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Sat Jul 30 13:14:45 CAT 2016

Got skills? South African employers want you

TMG Digital | 21 January, 2016 16:50

Image by: Gallo Images/ IStock

If you’re a professional in South Africa‚ or have any skills for that matter‚ the world is literally your oyster it seems.

The Department of Higher Education’s latest list of occupations that are in high demand lists hundreds of positions for which it says there are either shortages being experienced in the labour market or which have either shown relatively strong employment growth or are likely to show growth in the future.

Just for professionals alone‚ there are some 164 occupations listed – ranging from engineers in all fields to educators at all levels and judges. There are also the usual high number of medical or health professionals that are in high demand.

ICT continues to remain a popular field where professionals are in demand‚ as does the business world. Managers and technically-skilled people are also highly sought after in almost every conceivable field.

Some of the more unusual occupations in high demand in this category include archivists‚ astronomers and air pollution analysts.

But it’s not just professionals who are much sought after. If you’re a skilled artisan like a bricklayer‚ plumber‚ toolmaker‚ painter‚ electrician or fitter and turner‚ then you’re also in big demand.

The primary purpose of the List of Occupations in High Demand‚ according to the Department of Higher Education‚ is to support the planning processes of the department with respect to the post-school education and training system‚ particularly in relation to enrolment planning‚ resource allocations‚ career advice and qualifications development.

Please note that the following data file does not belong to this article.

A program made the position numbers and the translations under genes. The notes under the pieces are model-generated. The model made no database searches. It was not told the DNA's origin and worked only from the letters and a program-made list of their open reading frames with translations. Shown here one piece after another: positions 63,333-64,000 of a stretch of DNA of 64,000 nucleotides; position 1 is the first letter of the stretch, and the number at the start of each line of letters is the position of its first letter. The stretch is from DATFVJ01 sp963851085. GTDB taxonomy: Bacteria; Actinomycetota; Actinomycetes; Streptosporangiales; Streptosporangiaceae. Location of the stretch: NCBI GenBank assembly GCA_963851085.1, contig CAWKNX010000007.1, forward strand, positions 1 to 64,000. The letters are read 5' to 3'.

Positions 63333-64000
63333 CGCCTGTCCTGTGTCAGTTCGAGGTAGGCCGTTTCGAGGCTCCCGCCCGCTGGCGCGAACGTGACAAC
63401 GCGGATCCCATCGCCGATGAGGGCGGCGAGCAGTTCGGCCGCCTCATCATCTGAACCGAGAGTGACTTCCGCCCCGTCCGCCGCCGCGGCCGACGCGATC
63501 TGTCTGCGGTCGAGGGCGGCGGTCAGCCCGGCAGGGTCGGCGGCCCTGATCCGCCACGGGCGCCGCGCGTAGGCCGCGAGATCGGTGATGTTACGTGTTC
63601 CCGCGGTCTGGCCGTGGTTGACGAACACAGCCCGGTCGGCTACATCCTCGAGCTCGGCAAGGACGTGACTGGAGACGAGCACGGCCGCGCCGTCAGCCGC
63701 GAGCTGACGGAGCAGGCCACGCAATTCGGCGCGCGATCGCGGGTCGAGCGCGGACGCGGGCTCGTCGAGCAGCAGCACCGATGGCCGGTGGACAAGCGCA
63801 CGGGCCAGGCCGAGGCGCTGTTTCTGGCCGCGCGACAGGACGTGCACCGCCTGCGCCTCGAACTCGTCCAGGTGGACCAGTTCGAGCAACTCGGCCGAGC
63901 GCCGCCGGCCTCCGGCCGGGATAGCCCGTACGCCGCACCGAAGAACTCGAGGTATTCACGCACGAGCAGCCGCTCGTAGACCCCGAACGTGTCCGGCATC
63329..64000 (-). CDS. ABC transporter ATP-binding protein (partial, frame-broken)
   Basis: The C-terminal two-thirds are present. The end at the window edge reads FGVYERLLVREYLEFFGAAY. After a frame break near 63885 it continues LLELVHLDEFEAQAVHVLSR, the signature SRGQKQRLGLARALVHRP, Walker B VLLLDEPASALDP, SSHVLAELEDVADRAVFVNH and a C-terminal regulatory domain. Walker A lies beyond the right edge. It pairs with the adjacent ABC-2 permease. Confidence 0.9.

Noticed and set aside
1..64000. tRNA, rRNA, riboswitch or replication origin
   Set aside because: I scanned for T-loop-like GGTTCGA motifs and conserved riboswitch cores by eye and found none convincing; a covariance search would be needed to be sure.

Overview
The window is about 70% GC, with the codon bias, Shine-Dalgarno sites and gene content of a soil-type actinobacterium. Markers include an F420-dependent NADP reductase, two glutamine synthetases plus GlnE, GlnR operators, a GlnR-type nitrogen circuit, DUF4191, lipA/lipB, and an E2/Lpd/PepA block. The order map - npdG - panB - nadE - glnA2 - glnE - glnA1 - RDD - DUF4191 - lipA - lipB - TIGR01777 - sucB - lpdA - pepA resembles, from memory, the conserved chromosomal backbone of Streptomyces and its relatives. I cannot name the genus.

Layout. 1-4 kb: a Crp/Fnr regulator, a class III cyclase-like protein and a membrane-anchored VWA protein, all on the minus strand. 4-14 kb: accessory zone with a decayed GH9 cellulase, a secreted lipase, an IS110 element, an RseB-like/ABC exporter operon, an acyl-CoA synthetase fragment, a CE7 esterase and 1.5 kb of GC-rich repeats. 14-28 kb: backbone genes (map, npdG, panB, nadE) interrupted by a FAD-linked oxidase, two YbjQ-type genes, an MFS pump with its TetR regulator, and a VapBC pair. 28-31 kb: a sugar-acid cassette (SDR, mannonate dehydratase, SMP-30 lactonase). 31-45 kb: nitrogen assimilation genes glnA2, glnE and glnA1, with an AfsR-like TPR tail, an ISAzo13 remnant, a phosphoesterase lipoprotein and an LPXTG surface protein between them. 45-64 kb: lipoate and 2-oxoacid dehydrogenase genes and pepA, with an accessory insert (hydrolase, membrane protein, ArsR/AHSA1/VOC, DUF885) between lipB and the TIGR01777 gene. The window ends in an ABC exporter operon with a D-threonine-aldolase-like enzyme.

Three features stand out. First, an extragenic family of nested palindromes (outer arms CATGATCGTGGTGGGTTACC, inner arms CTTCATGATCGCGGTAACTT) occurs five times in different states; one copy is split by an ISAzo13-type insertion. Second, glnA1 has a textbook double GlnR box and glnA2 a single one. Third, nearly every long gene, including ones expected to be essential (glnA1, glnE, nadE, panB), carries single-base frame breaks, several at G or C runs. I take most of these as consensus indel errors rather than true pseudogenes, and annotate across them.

Universities‚ colleges‚ education and training providers‚ employer bodies‚ employers‚ professional bodies‚ trade unions and other organisations are also expected to use the list to support their own decision-making processes‚ it says.

“The need to identify skills needs is part of a process of developing a post-school education and training system that is responsive to the needs of individual citizens‚ communities and the economy‚ as well as in meeting the broader social developmental objectives2 of the country.

“Information about occupations in high demand provides useful insights into the skills needs of the economy and mismatches between qualifications and occupations – a problem that is particularly important to address‚ given that the South African labour market is characterised by high unemployment on the one hand‚ and skills shortages‚ on the other‚” the department says.

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